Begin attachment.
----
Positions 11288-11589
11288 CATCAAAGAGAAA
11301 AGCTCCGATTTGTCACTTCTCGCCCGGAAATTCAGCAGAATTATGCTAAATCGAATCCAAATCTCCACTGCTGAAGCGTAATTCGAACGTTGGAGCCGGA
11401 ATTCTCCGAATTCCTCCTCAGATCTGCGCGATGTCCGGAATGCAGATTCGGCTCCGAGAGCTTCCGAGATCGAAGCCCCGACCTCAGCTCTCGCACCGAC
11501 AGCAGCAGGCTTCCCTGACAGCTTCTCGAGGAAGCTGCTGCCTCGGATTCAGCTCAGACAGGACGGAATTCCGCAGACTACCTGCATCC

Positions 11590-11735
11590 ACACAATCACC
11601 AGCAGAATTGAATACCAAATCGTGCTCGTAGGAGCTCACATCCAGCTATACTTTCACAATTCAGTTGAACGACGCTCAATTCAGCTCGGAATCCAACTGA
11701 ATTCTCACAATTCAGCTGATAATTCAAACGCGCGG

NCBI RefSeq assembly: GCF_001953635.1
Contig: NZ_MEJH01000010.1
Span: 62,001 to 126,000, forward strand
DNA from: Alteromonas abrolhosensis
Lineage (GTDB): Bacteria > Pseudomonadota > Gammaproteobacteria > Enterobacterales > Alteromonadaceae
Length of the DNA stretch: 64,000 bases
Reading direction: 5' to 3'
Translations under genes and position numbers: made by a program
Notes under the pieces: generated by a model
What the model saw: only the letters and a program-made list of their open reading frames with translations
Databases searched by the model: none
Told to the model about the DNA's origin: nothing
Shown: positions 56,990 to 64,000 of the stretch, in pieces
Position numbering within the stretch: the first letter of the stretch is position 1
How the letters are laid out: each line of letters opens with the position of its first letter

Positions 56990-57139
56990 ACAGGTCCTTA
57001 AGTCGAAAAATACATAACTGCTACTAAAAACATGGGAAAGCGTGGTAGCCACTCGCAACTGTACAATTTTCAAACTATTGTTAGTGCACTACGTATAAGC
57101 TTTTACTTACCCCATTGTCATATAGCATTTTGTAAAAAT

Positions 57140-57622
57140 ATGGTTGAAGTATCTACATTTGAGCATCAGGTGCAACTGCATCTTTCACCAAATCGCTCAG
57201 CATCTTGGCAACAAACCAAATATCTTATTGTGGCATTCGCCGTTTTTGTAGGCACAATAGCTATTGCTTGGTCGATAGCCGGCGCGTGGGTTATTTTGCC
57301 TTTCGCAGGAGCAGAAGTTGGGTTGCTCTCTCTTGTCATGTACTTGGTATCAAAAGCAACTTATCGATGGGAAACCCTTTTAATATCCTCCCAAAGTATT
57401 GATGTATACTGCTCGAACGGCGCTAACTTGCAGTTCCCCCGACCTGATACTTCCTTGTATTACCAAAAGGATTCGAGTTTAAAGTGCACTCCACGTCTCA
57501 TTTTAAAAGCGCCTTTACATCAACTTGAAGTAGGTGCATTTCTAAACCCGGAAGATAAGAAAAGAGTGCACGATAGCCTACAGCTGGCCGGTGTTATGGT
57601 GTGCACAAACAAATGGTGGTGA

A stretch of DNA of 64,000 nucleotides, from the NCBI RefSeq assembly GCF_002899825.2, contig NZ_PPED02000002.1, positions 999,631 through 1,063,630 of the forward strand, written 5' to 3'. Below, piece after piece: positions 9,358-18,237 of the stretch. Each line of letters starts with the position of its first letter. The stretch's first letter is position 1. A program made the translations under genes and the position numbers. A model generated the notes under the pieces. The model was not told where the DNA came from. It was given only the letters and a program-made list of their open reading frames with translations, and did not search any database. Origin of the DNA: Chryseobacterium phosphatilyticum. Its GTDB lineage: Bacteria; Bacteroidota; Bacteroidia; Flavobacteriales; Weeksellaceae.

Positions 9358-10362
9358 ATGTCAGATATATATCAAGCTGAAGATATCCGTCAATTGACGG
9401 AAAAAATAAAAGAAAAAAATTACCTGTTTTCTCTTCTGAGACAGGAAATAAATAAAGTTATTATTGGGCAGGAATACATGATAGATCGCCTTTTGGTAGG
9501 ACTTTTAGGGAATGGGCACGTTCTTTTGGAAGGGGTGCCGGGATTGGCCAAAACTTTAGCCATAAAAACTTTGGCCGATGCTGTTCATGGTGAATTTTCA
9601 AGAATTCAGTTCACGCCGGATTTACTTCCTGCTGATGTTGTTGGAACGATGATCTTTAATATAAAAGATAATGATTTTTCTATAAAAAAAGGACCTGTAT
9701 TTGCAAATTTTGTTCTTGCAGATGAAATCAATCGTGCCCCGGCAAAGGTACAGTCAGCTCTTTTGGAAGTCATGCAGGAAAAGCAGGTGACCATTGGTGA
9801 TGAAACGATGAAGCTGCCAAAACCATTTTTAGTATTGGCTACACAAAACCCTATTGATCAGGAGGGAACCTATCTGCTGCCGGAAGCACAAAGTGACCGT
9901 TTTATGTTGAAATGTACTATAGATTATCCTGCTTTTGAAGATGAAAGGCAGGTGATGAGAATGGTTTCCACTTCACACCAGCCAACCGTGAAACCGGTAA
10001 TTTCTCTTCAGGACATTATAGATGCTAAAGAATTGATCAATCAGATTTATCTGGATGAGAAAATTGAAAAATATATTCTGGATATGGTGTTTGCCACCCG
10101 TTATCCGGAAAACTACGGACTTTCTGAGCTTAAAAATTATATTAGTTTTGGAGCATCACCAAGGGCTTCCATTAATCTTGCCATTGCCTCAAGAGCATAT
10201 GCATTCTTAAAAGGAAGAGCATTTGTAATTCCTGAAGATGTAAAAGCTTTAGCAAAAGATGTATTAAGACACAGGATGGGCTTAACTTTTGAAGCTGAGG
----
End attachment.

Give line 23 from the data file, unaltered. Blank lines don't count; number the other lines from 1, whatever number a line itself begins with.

Position numbering within the stretch: the first letter of the stretch is position 1